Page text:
However, Iran disrupted this agreement and the IRGC hindered the evacuation process. It was crystal clear Russia and Iran were pursuing different objectives and sets of interests. Iran sought not to have Aleppo evacuated but to exterminate all Syrian rebels and civilians.

Twenty-four hours later, pressure from the international community forced the implementation of the Russia-Syrian rebel agreement on December 15th. On the morning of that day the first convoy carrying the wounded exited Aleppo, only to face roadblocks imposed by Iran-backed forces and the Assad military.

Iran raised certain conditions for the evacuation. Russia later threatened to airstrike any party hindering the evacuation, an obvious warning to Iran. Tehran was forced to wind back under Moscow pressure.

As a result, the last phase of this war and the method chosen to evacuate Aleppo was a defeat for Iran and a victory for the Syrian opposition. Especially since the conflict of interest between Iran/Assad and Russia became crystal clear. Politically speaking, Iran has become a secondary party in Syria.

“For Putin, a political settlement now makes sense. Staying involved in an ongoing insurgency does not. But for that, he needs the opposition — which is fractured — to accept a political outcome, and there is little prospect of that so long as Assad remains in power,” as explained by Dennis Ross, who served as the Director of Policy Planning in the State Department under President George H. W. Bush, the special Middle East coordinator under President Bill Clinton, and was a special adviser for the Persian Gulf and Southwest Asia (which includes Iran) to the former Secretary of State Hillary Clinton.

Is this the end?

The turn of events does not spell the end of the Syrian opposition. The opposition controls large swathes of Syria, with areas over ten times larger than Aleppo and millions of residents. Idlib Province has at a three million strong population; the western coast of the Euphrates in the Turkish border, recently liberated by the Free Syrian Army from Daesh (ISIS/ISIL); large portions of Deraa Province neighboring Jordan; a strategically important section in the north in Latakia Province on the Turkish border; large portions of areas in the Damascus vicinity and large portions in the Aleppo vicinity.

In contrast to Western mainstream media reporting, the Syrian opposition enjoys the capability to rise once again.

Despite all its differences, a comparison made to the Iran-Iraq War may help. In 1986, Iran made significant advances taking control over the Faw peninsula in southern Iraq. Western media and think-tanks all forecasted further advances by Iran and a defeat for Iraq. In 1988 Iran was forced into a U.N.-brokered ceasefire agreement.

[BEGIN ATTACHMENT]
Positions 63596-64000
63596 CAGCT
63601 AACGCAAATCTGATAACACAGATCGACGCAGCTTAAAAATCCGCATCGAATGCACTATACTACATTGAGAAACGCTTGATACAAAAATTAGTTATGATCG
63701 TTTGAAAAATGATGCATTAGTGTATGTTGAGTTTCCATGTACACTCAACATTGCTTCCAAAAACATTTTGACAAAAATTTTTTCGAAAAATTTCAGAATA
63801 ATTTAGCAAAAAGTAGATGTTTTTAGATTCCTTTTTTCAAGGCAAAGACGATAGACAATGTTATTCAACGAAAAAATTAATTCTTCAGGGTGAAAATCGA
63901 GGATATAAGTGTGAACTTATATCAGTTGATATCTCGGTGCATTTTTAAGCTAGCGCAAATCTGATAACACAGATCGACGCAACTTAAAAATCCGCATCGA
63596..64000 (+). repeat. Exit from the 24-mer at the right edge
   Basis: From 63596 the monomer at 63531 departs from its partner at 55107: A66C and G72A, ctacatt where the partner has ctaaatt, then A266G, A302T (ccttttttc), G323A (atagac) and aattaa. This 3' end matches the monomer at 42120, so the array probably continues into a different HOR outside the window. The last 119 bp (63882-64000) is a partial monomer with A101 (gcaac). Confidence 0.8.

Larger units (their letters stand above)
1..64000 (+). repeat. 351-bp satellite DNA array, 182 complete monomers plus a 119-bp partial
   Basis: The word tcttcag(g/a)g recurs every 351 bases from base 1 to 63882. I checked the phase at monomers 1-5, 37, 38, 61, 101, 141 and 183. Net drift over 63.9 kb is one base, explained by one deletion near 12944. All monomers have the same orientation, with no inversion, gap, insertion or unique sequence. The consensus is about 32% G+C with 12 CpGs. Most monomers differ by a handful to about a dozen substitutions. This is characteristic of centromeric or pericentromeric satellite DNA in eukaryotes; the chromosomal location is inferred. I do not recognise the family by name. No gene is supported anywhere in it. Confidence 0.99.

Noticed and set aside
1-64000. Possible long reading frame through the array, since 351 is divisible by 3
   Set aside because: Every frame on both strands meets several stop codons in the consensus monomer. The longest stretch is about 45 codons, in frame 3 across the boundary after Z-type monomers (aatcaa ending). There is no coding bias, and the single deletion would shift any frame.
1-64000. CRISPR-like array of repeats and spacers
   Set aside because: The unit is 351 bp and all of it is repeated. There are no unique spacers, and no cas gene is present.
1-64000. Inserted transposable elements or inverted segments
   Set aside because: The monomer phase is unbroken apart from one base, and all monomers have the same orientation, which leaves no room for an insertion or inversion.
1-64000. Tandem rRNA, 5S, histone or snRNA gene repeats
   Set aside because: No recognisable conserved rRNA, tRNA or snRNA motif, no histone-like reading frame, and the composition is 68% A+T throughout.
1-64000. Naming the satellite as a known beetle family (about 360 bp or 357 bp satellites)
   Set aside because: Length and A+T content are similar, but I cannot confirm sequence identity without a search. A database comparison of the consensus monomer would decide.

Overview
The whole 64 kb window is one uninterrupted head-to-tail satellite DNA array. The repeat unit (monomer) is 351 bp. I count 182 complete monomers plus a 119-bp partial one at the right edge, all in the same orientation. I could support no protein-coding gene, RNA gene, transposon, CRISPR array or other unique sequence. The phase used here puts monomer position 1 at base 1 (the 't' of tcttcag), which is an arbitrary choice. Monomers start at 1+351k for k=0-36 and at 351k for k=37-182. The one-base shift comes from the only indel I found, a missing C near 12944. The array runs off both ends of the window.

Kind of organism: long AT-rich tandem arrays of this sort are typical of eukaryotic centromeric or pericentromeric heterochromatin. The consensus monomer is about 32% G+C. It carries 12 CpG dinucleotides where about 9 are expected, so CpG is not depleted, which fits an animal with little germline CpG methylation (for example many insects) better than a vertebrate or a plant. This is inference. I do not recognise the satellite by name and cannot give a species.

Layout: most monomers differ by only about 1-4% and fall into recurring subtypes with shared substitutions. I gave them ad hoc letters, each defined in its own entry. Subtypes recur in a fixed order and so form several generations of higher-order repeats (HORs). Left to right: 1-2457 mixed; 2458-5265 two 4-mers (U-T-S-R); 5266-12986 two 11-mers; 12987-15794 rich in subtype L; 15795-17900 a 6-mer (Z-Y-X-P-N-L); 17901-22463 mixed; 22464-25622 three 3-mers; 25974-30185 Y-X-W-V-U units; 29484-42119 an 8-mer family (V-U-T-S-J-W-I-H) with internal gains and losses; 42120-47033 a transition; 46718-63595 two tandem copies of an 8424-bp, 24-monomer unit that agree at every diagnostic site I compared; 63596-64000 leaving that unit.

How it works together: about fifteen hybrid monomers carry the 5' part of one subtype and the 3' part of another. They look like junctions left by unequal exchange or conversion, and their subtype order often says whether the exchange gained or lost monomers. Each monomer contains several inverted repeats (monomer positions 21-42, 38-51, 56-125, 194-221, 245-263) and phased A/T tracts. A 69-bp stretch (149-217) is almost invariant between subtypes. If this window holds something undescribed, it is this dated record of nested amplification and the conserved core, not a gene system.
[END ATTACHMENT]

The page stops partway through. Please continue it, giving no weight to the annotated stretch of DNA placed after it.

Deep divisions between the Syrian nation and the Assad regime have reached the point of no return. Nearly 500,000 have been killed and more than half of the Syrian population displaced. The Syrian nation will never accept the continuation of this regime. Despite sporadic military advances, Assad has no place in Syria’s future.

Where Iran stands in Syria

Iran will not be the final victor in Syria.

First — For Iran, it is vital to maintain Assad in power. His fall will mark the end of Iran’s crusades in Syria. Even if the Syrian opposition becomes weaker, the overall crisis will continue while Assad remains in power. Assad is no longer acceptable in the international stage with an international consensus over his resort to war crimes and crimes against humanity.

Second — While Iran is financing and providing the ground forces, in this war, it no longer enjoys the first and final word. Russia calls the shots now with stark differences in interest, as seen in Aleppo.

Trump’s America

U.S. President Barack Obama’s weak foreign policy, especially the failed engagement with Iran, prolonged the Syrian crisis, allowed Tehran to take advantage, Russia to take the helm and America be sidelined.

Where will developments lead with Donald Trump in the White House? What will be the new U.S. foreign policy vis-à-vis Syria, Iran and the Middle East? How can we define Washington’s relationship with Moscow, and what practical measures will Trump take against Daesh (ISIS/ISIL)? Time will tell.

Good relations between the U.S. and Russia will at least not have a negative impact on the region, and this is good news for the Syrian opposition. Russia has weighable interests in Syria. However, what will Trump do with Iran? Considering Trump’s harsh tone on Iran to this day, far more positive outcomes can be forecasted for the Syrian opposition.

Second, Trump and secretary of state nominee Rex Tillerson have the potential of eventually convincing Russia to provide concessions. This is not in Iran’s interests, as Tehran remembers Russia ditching Libyan the dictator Muammar Qaddafi.

Lesson learned in Syria

For 16 years America has failed to adopt a correct policy in the Middle East despite having huge opportunities to make significant changes. The 2003 war literally gift-wrapped Iraq to Iran, parallel to the highly flawed mentality of preferring Shiite fundamentalism to Sunni fundamentalism. This allowed Iran take full advantage of such failures and resulting voids.

Aleppo will be a short-lived success story for Iran. The tides are changing across the globe and Iran will no longer enjoy opportunities from West rapprochement. Understanding this very well, this is exactly why Tehran has resorted to such atrocities and sought to massacre all in Aleppo.

In contrast to how the U.S. handed Iraq in a silver plate to Iran, Russia never entered the Syria mayhem to hand it over to Iran. The roots of Aleppo remain in the hearts of all Syrians. As world powers, especially the U.S. and Russia review their future objectives, Iran will be the first and ultimate party to suffer.